3. Treat Every Day Like A Vacation – Fun doesn’t have to be reserved for just the weekends! If you’re going to be at home and the time seems to drag because of early evenings, make use of that extended time. Make fun drinks on the weekdays, diffuse something, watch a fun movie, cook something colorful, read a page turner, do some hobby you’ve been meaning to do for awhile, create a tradition with some friends; anything that gets you feeling like each day is a “treat yourself” kind of day.

4. Let Yourself Sleep Longer – Don’t beat yourself up for wanting to sleep longer. If your schedule allows and you can shift some things around, give yourself a little more rest this season. Like I wrote in the first strategy, put some of your morning routine into your evening. I used to wake up at 6:00am, but now I wake up at 7:00am. I don’t have as much time in the mornings anymore, but I wake up feeling refreshed and know that I’ll have plenty of time to relax in the evening. It’s been a fun change for this season.

5. Do More Outside When You Can – Take advantage of the daylight hours. If you’re able to eat lunch outside, do it! Take a walk around the office building, run an errand; do whatever you can to soak in some sunlight during the workday.

6. Find Beauty In The Darkness – There’s a lot to be said for appreciating the mysteries of the night. If you live in the city, you might not see a whole lot of stars, but you’ll definitely be getting more of the night sky. Learn about constellations, listen to the night sounds, sit outside with your family around an outdoor fire… there’s a lot of spirituality to experience when an evening mood is embraced.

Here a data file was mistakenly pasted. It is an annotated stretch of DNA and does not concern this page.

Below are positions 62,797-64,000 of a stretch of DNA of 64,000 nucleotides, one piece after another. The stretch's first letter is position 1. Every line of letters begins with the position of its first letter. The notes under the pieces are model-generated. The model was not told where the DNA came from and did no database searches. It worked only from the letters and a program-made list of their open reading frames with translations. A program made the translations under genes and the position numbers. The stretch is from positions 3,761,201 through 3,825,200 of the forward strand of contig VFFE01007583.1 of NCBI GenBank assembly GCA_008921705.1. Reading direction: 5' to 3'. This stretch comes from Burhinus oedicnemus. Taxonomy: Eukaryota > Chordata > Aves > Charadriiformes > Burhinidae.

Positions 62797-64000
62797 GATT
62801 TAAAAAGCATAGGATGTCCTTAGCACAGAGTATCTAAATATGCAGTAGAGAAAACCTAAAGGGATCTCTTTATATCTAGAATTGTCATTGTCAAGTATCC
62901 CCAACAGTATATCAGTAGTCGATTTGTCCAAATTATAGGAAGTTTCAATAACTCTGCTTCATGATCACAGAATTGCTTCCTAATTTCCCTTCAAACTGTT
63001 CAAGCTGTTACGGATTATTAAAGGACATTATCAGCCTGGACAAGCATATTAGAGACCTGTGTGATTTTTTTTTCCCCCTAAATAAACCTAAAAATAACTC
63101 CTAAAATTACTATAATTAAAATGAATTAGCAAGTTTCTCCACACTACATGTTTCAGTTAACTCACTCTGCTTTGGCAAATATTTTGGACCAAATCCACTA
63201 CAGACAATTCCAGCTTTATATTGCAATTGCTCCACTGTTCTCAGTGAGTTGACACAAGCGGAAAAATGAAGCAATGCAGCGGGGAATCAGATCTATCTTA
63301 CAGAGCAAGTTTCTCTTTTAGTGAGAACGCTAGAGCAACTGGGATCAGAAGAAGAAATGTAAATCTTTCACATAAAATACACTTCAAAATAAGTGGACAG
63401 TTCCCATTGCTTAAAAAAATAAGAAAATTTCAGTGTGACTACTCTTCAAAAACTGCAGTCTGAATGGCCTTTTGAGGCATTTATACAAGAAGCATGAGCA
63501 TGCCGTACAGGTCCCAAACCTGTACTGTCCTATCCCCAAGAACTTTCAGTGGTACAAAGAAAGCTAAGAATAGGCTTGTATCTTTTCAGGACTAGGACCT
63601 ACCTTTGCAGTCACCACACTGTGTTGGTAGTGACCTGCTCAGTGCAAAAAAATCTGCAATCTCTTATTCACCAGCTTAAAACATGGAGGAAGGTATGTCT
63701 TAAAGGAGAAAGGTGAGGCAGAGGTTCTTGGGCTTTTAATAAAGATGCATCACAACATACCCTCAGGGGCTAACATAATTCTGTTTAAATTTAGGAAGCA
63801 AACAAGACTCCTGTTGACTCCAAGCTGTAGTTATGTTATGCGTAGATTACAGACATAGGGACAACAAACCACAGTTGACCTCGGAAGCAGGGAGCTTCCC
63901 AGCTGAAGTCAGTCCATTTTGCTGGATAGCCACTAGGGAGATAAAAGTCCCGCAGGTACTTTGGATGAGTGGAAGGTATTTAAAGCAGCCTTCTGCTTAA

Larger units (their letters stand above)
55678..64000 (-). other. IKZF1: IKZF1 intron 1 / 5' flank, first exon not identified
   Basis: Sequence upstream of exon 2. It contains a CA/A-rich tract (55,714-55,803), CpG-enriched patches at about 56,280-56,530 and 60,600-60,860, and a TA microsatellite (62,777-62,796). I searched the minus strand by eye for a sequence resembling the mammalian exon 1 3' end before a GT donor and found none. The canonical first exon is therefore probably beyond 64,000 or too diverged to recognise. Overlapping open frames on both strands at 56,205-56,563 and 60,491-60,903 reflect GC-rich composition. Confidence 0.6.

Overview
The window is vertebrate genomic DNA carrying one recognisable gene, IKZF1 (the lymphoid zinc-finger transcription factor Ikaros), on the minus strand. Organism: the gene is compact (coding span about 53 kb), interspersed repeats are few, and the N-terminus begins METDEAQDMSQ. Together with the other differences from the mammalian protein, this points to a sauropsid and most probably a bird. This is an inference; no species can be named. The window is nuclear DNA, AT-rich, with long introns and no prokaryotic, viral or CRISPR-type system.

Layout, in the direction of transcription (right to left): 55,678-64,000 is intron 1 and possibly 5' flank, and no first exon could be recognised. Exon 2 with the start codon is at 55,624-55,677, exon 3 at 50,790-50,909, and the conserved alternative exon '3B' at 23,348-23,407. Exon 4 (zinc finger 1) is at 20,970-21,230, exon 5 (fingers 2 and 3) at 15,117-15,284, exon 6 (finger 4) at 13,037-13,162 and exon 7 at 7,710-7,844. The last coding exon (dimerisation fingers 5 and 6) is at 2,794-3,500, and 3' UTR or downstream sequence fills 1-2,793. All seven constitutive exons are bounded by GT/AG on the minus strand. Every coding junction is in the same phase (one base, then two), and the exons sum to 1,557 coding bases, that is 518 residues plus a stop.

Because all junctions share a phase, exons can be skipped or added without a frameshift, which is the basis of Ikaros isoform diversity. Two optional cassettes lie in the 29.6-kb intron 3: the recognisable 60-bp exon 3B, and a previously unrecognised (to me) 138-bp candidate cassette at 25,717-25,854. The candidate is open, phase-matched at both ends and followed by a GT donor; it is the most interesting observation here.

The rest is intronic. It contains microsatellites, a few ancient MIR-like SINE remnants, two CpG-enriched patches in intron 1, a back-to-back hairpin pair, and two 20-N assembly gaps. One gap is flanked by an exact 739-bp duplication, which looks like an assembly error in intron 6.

7. Do All You Can In The Morning – If you can catch a little bit of daylight before your morning commute, take in the beauty. Drink your coffee outside or take a long glance at the sunrise. Find out what starts your day off in a cheery disposition.

8. Softer Light At Night – Shorter days come at the start of holiday season. This is a time of traditions and family. Make shorter days special. Light candles around the house and enjoy a cozy atmosphere.

9. Get A Sunrise Simulator – For those who have to wake up before the sun, a sunrise simulator could be what you need to get up naturally. There are many variations, but click on this link to see one option on Amazon.

10. Improve Your Environment – Clean out that hall closet, redecorate the room; make your living space more aesthetically pleasing and fresh. Change rejuvenates the spirit and stimulates the senses. Coming home to a new environment or knowing you have a creative project at home can make this season have fun challenges. These kinds of projects can steer you away from the temptation to be bored or depressed at home.

There are many possibilities out there for enjoying this season of rest instead of merely getting through it. Enjoy your week! We’re almost to the end of daylight savings and the beginning of our Season of Rest.

If you have any strategies that would help, please comment below!

One response

  1. Pingback: Keeping It In Context « WriteMegButler